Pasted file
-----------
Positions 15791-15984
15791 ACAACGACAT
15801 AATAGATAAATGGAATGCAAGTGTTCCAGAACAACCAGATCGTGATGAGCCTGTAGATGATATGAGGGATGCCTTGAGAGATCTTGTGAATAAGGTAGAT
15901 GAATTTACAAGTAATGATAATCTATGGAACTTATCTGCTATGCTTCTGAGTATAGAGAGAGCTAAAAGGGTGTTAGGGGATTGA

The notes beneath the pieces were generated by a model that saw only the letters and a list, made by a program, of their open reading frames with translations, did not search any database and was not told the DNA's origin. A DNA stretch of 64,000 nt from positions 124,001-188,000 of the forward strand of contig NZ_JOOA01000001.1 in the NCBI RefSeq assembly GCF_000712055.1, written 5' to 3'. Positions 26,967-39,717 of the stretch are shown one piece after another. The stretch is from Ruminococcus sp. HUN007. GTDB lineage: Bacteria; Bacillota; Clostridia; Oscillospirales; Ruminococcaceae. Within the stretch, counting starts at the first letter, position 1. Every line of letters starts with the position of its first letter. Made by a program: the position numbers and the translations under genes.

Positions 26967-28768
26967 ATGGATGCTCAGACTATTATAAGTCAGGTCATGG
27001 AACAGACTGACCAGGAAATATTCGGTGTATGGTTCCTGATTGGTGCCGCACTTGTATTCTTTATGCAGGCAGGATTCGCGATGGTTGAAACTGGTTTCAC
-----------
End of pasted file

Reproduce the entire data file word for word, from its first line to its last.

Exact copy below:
Positions 15791-15984
15791 ACAACGACAT
15801 AATAGATAAATGGAATGCAAGTGTTCCAGAACAACCAGATCGTGATGAGCCTGTAGATGATATGAGGGATGCCTTGAGAGATCTTGTGAATAAGGTAGAT
15901 GAATTTACAAGTAATGATAATCTATGGAACTTATCTGCTATGCTTCTGAGTATAGAGAGAGCTAAAAGGGTGTTAGGGGATTGA

The notes beneath the pieces were generated by a model that saw only the letters and a list, made by a program, of their open reading frames with translations, did not search any database and was not told the DNA's origin. A DNA stretch of 64,000 nt from positions 124,001-188,000 of the forward strand of contig NZ_JOOA01000001.1 in the NCBI RefSeq assembly GCF_000712055.1, written 5' to 3'. Positions 26,967-39,717 of the stretch are shown one piece after another. The stretch is from Ruminococcus sp. HUN007. GTDB lineage: Bacteria; Bacillota; Clostridia; Oscillospirales; Ruminococcaceae. Within the stretch, counting starts at the first letter, position 1. Every line of letters starts with the position of its first letter. Made by a program: the position numbers and the translations under genes.

Positions 26967-28768
26967 ATGGATGCTCAGACTATTATAAGTCAGGTCATGG
27001 AACAGACTGACCAGGAAATATTCGGTGTATGGTTCCTGATTGGTGCCGCACTTGTATTCTTTATGCAGGCAGGATTCGCGATGGTTGAAACTGGTTTCAC